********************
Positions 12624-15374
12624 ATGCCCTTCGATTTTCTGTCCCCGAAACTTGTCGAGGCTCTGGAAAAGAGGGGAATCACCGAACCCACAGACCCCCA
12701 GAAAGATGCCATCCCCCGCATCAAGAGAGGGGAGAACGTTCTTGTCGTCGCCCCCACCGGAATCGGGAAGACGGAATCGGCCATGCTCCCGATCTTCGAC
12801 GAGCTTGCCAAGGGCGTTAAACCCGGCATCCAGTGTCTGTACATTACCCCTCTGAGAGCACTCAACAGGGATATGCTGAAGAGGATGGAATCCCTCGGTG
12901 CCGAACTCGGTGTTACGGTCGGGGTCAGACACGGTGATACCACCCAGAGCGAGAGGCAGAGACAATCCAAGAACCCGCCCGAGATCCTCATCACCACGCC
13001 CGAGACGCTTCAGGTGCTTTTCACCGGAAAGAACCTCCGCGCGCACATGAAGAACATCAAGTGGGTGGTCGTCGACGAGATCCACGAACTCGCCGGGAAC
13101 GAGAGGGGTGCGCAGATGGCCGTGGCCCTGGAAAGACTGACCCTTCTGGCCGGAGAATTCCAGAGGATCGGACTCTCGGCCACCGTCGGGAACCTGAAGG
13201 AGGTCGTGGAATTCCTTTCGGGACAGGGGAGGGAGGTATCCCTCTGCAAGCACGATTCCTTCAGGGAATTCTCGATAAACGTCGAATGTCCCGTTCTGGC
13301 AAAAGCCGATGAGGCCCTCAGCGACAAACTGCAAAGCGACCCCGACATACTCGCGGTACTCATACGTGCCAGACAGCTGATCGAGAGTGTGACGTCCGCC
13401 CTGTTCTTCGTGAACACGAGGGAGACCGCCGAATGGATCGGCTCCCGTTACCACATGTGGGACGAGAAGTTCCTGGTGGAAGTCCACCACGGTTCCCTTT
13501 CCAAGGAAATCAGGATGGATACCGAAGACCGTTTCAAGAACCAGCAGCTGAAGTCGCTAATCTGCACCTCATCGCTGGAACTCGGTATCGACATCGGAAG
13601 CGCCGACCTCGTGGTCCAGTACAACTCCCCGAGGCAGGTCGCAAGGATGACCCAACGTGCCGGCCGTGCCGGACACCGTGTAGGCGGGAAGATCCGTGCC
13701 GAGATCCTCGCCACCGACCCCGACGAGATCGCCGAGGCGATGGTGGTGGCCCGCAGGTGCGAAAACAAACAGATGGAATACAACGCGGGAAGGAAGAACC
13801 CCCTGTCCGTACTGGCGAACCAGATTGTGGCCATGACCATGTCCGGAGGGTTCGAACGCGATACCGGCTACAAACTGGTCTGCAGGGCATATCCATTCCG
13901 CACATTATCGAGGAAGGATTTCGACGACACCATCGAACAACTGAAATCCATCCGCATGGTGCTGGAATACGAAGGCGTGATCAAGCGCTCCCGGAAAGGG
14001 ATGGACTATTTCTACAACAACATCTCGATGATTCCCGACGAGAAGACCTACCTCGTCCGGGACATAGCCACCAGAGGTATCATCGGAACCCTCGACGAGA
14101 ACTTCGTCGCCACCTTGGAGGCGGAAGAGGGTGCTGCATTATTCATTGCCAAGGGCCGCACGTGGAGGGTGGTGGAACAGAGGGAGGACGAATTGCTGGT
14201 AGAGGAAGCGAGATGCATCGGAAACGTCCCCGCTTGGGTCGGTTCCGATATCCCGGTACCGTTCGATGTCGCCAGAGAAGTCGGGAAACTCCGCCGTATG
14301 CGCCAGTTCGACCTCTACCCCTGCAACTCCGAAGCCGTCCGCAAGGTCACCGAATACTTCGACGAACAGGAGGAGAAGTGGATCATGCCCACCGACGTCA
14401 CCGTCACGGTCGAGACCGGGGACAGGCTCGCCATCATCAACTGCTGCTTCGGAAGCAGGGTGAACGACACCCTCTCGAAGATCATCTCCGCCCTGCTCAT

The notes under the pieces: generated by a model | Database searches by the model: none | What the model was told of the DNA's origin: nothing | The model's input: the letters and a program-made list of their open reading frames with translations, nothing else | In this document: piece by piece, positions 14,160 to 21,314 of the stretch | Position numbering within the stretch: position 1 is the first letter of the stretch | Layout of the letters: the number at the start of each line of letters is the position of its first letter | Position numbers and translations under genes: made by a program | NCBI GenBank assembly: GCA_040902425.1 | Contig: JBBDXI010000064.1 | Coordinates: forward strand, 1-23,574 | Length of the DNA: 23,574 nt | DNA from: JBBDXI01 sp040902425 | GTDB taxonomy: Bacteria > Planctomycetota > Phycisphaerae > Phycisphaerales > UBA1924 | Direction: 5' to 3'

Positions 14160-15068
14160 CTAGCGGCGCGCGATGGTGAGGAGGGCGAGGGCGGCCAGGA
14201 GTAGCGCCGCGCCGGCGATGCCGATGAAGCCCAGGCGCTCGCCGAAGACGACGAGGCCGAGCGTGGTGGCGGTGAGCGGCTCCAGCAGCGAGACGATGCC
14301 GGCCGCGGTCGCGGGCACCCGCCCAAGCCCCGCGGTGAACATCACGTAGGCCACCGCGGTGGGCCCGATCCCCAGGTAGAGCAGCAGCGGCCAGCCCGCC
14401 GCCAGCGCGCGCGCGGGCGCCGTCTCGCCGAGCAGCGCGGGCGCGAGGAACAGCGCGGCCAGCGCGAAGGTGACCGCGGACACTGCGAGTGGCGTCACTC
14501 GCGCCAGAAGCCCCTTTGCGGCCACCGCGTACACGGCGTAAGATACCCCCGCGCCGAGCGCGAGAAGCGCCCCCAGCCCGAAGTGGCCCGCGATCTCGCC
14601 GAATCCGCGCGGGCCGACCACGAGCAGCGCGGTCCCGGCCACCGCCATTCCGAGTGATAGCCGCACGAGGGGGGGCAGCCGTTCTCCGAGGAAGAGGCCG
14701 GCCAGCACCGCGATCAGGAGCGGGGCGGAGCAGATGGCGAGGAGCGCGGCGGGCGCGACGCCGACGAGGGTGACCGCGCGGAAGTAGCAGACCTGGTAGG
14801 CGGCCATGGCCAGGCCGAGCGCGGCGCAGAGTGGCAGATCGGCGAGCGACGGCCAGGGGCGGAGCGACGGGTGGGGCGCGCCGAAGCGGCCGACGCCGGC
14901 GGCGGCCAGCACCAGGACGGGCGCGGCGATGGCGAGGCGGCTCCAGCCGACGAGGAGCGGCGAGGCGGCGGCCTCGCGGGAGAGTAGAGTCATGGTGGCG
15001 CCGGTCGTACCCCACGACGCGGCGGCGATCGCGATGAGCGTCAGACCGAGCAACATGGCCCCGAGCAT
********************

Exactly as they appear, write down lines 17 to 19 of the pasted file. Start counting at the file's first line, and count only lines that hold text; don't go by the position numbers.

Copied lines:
14101 ACTTCGTCGCCACCTTGGAGGCGGAAGAGGGTGCTGCATTATTCATTGCCAAGGGCCGCACGTGGAGGGTGGTGGAACAGAGGGAGGACGAATTGCTGGT
14201 AGAGGAAGCGAGATGCATCGGAAACGTCCCCGCTTGGGTCGGTTCCGATATCCCGGTACCGTTCGATGTCGCCAGAGAAGTCGGGAAACTCCGCCGTATG
14301 CGCCAGTTCGACCTCTACCCCTGCAACTCCGAAGCCGTCCGCAAGGTCACCGAATACTTCGACGAACAGGAGGAGAAGTGGATCATGCCCACCGACGTCA